23 January 2010
Book Review: The Complete Maus
Author: Art Spiegelman
Published: 1997 Pages: 296
Genre: Graphic Novel, Nonfiction
Buy | Borrow | Accept | Avoid
In Maus, Art Spiegelman graphically reveals the story of his father's time during World War II as well as the time his father spent telling him this story.
Maus is a powerful book. Spiegelman simultaneously discusses the art and pain of surviving the Holocaust, the difficult relationships between fathers and sons, and the confusion of a situation not experienced but still vital to a person's life.
On the one hand, I love this book. I find the story moving, the artwork imaginative, and the themes intriguing. On the other hand, I do not love this book as much as it seems others do. This is not the quintessential Holocaust story for me. Elie Wiesel's Night, David Faber's Because of Romek, Wesley Adamcyk's When God Looked the Other Way, these stories are just as, if not more, powerful for me.
I think what does set this apart is - obviously - the form the story took. A holocaust story that is a graphic novel, complete with humans depicted as animals, is an entirely unique and daring concept. And it worked. Jews are portrayed as mice, Polish are pigs, Nazis are cats, Americans are dogs, Frenchmen are frogs, Swedes are reindeer, and so on, and yet I never felt that these portrayals were diminishing the ethnicity of the individual or the similarities between all humans.
Another major difference between Spiegelman's book and the other Holocaust stories I've read is the focus. Maus is not focused solely on One Man's Story of the Holocaust. The real focus seems to be the relationship between Art and his father, Vladek. I would hazard a guess that at least a third of the book deals with the present instead of the past (WWII). We see Vladek as an old man, narrating his story to his son, bickering with his wife; we see the tension between Art and Vladek, the flaws of a man who survived so much; we see the struggle Art had emotionally with writing this story.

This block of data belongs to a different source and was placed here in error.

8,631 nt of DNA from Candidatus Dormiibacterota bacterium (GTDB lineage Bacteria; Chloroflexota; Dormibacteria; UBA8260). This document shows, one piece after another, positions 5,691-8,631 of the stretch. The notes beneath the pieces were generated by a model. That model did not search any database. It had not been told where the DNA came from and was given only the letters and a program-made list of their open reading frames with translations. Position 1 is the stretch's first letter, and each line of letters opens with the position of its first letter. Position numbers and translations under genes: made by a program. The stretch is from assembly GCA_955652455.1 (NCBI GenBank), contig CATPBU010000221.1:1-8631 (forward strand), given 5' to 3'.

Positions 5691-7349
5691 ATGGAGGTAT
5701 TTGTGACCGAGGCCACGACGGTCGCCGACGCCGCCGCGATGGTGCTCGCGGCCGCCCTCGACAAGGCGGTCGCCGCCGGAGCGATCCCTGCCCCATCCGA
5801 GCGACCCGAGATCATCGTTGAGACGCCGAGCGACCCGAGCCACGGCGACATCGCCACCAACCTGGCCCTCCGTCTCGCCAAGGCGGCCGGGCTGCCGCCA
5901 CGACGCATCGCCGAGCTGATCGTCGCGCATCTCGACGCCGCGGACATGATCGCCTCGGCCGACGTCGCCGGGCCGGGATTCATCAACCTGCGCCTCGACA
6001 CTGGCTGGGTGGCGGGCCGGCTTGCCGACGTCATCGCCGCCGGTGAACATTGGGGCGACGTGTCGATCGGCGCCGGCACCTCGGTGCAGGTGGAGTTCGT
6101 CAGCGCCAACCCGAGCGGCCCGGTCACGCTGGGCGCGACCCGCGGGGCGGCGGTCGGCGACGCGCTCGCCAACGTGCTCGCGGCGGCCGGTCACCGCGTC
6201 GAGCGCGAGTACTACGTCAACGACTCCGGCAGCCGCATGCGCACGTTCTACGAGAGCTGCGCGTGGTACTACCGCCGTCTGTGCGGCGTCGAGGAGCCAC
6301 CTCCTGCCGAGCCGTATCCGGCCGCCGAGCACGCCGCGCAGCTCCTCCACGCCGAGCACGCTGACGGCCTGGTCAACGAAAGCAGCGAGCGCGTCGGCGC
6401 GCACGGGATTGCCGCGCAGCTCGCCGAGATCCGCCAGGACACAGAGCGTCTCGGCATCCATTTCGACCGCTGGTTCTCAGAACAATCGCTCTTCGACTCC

These separate focuses..foci..are what I was not completely in love with. I appreciate the honesty with which Art portrayed his father, showing his frugality, racism, and bitterness. I enjoyed the inclusion of an entire separate comic devoted to his mother's suicide. I even found the section on Art's success with the original Maus interesting. But it was all this extra that makes me feel like this is not as powerful of a Holocaust story as the others I mentioned. Maus is something different.
So my final thoughts...read it.
Memorable Scene: Vladek and Anja sent their son Richieu to live with his aunt Tosha in order to protect him. When it seemed like Tosha and the children were to be sent to Auschwitz, Tosha poisoned herself, her daughter Bibi and her niece and nephew, Lonia and Richieu, to save them from a worse death. I have heard many stories like this, of an adult killing children to save them from the Nazis, and I can never decide if this is horrible cowardice or amazing mercy.
Memorable Quote: But here God didn't come. We were all on our own.
If I've missed yours, let me know!
things mean a lot; In Spring it is the Dawn; Rebecca Reads; books i done read; Books of Mee; Trish's Reading Nook; The Zen Leaf; Bibliofreakblog;
Question: Do you think the popularity of this book is due in large part to the originality of form?
Challenges: 100+ Reading Challenge, Reading Resolutions, World Religions, Take Another Chance, Graphic Novels Challenge,